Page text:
will vary among jurisdictions and among types of property within the
same jurisdiction. By law, most property should be appraised at 100
percent of the market value. Across the state, average ratios of tax
appraisals to market value ranged from a high of 132.5 percent in
Chester ISD, south of Lufkin, to a low of 81.4 percent in Coolidge ISD
in Limestone County

Locally, the average appraisal ration in MWPISD, according to the study,
was 103 percent of the market value of property. The appraisal ratios
for specific categories of property ranged from 91 percent for
single-family homes to 108 percent for oil and gas properties.

The City of Monahans actually lowered its tax rate for the coming fiscal
year, while the school district will keep the same rate as last year.
The count tax rates were not taken into account for the TTARA study.

Statewide, total property taxes grew from $8.1 billion in 1984 to $15.4
billion in 1994, a 91 percent increase. In comparison, the state's
school districts tax levies jumped 117 percent from 4.2 billion in 1994.
The study claims that a statewide average of levies by cities, counties
and various special taxing districts increased by 52 percent, 72 percent
and 70 percent respectively, over the same period.

A.G. Adair leaves legacy of love for Monahans

Newspaperman was dedicated to family, community and youth

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A.G. Adair, 74, collapsed and died at his Monahans home on Thursday,
October 17, as he worked at his computer.

Born November 5, 1921, in Uvalde, Texas, he began his career in weekly
newspapers at the age of 16 as a handset compositor and pressman, using
an old two-page book press.

The ink was in his blood to stay by the time he was senior in high
school. He and a friend leased a tiny country weekly and were recognized
by the Associated Press as being the youngest owners/publishers of a
commercial newspaper at that time. That was quite an achievement for
young Adair, considering that he also lettered in four sports and
graduated as salutatorian of his class.

After high school, he went to work for the Carrizo Springs Javelin where
he learned to operate the old Linotype machine and a double-revelation
cylinder press.

He developed his skills to a point that he next took a job in Sabinal at
the Sentinel and put out the entire newspaper by himself.

He entered the Army on Nov. 27, 1942, and served in the 29th Infantry
(spearhead) Division for the Omaha Beach landing in Normandy, was
involved in the Battle of the Bulge and was 40 miles outside of Berlin
on the Elbe River awaiting the arrival of the Russians when the European
campaign ended.

Discharged on Oct. 31, 1945, the veteran returned to his hometown of
Uvalde and went to work as shop foreman and advertising manager of the
Uvalde Leader News. He married Ruth E. Hansen.

In 1953, he moved to McCamey as editor of the News. The next year, he
went to work for the Crane News, eventually buying it in 1958 and
selling it in 1962. His son, Larry Don, was born in Crane.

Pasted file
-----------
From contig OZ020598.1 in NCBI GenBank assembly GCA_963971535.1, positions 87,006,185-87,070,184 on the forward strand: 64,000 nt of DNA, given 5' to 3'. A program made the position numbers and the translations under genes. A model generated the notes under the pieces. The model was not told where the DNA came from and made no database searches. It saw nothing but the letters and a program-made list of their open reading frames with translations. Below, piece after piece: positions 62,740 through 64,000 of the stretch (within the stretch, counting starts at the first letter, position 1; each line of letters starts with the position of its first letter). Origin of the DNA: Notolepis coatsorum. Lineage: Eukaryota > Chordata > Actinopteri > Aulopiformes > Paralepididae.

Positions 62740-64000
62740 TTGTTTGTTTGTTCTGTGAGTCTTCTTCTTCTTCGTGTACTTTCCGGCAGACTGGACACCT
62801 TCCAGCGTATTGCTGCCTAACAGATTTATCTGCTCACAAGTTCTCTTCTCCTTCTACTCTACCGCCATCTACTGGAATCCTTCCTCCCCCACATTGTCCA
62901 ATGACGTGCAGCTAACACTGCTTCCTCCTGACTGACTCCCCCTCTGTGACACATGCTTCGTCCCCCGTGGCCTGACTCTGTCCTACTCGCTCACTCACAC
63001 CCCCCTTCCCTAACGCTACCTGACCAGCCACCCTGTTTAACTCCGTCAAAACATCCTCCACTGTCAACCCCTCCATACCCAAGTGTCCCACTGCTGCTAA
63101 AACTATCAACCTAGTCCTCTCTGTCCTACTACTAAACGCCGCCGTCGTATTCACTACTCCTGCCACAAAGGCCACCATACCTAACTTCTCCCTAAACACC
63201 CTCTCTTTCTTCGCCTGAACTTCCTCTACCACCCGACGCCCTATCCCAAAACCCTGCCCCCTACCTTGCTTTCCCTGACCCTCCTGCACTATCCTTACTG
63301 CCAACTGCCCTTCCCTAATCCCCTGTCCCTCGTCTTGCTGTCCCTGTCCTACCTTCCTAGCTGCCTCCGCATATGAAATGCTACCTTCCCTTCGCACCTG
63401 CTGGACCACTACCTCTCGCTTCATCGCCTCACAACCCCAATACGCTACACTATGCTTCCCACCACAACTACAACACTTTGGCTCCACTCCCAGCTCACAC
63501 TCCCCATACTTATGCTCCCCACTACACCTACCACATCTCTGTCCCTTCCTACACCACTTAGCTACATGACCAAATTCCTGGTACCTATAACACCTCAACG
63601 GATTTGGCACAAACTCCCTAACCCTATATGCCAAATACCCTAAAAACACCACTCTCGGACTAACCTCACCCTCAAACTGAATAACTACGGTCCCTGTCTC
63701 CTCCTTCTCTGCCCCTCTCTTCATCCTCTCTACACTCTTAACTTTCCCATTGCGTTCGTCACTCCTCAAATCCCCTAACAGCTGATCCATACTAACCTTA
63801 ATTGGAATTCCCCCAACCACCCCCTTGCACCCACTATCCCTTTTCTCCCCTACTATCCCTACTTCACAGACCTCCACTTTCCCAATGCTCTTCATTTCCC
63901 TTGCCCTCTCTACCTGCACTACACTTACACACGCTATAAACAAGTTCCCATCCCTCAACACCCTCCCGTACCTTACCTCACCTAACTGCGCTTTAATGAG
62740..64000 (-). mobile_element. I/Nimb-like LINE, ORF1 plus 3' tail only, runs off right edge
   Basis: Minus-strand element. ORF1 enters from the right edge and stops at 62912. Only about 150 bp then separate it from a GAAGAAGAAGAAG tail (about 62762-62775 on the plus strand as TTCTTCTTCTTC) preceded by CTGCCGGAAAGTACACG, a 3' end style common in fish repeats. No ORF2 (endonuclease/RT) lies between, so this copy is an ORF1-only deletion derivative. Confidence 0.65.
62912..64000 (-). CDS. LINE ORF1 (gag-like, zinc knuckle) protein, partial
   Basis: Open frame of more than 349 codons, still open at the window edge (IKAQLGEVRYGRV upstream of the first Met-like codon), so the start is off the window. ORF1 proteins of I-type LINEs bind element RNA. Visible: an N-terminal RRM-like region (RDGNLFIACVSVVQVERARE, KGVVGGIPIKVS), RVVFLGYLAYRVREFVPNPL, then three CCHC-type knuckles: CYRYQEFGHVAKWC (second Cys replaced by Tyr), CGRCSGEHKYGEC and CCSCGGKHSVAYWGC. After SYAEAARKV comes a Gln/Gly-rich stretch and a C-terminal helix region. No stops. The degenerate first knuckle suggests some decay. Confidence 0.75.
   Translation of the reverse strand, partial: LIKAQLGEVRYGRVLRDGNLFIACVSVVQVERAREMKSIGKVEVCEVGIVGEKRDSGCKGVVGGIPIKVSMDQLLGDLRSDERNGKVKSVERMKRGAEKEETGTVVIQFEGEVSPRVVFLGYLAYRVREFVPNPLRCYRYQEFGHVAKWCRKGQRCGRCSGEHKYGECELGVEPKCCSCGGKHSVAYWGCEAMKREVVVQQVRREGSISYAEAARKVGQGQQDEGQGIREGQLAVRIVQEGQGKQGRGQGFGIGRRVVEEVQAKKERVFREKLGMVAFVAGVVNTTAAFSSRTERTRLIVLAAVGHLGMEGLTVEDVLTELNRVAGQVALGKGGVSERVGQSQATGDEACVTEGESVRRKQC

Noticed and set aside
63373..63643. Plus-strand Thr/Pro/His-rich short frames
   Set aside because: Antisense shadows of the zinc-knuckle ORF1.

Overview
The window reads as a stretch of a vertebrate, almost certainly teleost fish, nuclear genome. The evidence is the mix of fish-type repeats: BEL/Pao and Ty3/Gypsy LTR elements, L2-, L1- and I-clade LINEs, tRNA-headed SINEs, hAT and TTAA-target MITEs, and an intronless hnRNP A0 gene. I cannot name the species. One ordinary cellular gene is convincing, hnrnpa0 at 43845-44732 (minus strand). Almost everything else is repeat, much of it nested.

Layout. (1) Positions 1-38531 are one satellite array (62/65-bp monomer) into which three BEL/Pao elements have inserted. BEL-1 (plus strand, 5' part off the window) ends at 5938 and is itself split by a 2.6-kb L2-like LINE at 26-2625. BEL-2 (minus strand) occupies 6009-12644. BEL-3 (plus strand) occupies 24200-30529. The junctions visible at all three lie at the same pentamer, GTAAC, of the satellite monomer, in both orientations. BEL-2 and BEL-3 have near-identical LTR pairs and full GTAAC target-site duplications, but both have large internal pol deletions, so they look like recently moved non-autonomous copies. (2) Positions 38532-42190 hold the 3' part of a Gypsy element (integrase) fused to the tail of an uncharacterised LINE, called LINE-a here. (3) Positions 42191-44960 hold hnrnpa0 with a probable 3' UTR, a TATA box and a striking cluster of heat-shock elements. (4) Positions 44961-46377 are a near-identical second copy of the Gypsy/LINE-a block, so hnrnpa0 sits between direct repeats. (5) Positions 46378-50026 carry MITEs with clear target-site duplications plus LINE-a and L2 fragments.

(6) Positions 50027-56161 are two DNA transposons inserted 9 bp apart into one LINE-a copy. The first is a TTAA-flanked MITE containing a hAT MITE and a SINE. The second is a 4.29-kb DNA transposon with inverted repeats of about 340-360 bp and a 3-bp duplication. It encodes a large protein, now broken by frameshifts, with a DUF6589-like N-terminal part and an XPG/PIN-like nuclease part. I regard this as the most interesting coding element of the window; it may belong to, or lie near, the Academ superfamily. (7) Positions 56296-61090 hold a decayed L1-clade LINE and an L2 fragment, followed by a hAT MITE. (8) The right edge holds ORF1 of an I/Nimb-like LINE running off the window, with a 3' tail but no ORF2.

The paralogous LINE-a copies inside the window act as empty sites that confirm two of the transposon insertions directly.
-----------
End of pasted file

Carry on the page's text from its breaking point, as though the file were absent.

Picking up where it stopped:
He was then hired in July of 1962 by Hugh P. Cooper to become news
editor of the Monahans News.

He married Mary E. Carroll Nicholson in 1964 and they had a daughter,

After undergoing five heart bypasses in 1986, he became sports editor.

But he was much more than a newspaperman who wrote his community, he was
an active member of his community.

Adair worked diligently to promote local events, large and small, in his
community. However, his first love was to encourage participation in
school sports. he originated the Monahans News Outstanding Woman Athlete
Award, choosing each year's recipient after carefully considering sports
ability, participation, individual achievement and, ultimately, their
academic performance.

Adair's civic and patriotic service was given unselfishly thorough many
channels and organizations in Monahans, including his being;

*A charter member of the local Optimists.

*A Mason, receiving the first Golden Trowel awarded in Monahans to
Chapter No. 561.

*A member of Scottish Rite

*A York Rite Knight Templar.

*A Worthy Patron of the Order of Eastern Star for 11 previous terms and
a portion of this year.

*A Charter member of the Ward County Council for Handicapped Children.

*A life member of the Monahans Writers Club.

He continued in military service by serving in the Texas State Guard. He
began his service in the Guard, serving as First Sgt. for Company B,
before working his way up to the area Battalion position as S3, training
officer, and eventually to Battalion Commander.

He also served in the Texas State Guard Association, becoming its
president in 1985. he was honorably retired in 1986, then called back to
active Battalion after the sudden death of the commander.

He was honorably retired a second time, receiving two Adjutant General
Awards for his service and also received his brevet Colonel rank.

He was always quick to defend his flag and explain the proper methods
for its display to those who were unknowing or careless. He was proud to
explain his dedication to the flag, whether it be to adults or to a Cub
Scout pack, which he did on Oct. 15.

He became a Christian believer at the age of 15 at the Apostolic Faith
Church. in Monahans, his church affiliation was with Southside Baptist.

Survivors include his devoted wife, Mary, of the home; Larry Don Adair,
Levelland; Ray Nicholson, Beaumont; Katheryne Nicholson Brice, Dallas;
Dorthea V. Adair Olgin, Monahans; 14 grandchildren and 14
great-grandchildren; sister Louise Sutton of Roswell, NM; and brother
Robert M. Adair of Summerville; a host of nieces and nephews and
literally thousands of friends.

Services were held Saturday at Southside Baptist Church, followed by a
Masonic burial ceremony at Monahans Memorial Cemetery. He was buried in
full uniform with a color guard presenting the flag to the widow. Three
M-1 cartridges were folded into the flag to symbolize the 21-gun salute
to which Adair was entitled.

A fund to help with burial expenses has been establish at First State
Bank in Monahans.
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Copyright 1996 by Ward Newspapers, Inc.
107 W. Second St., Monahans TX 79756
Phone 915-943-4313, FAX 915-943-4314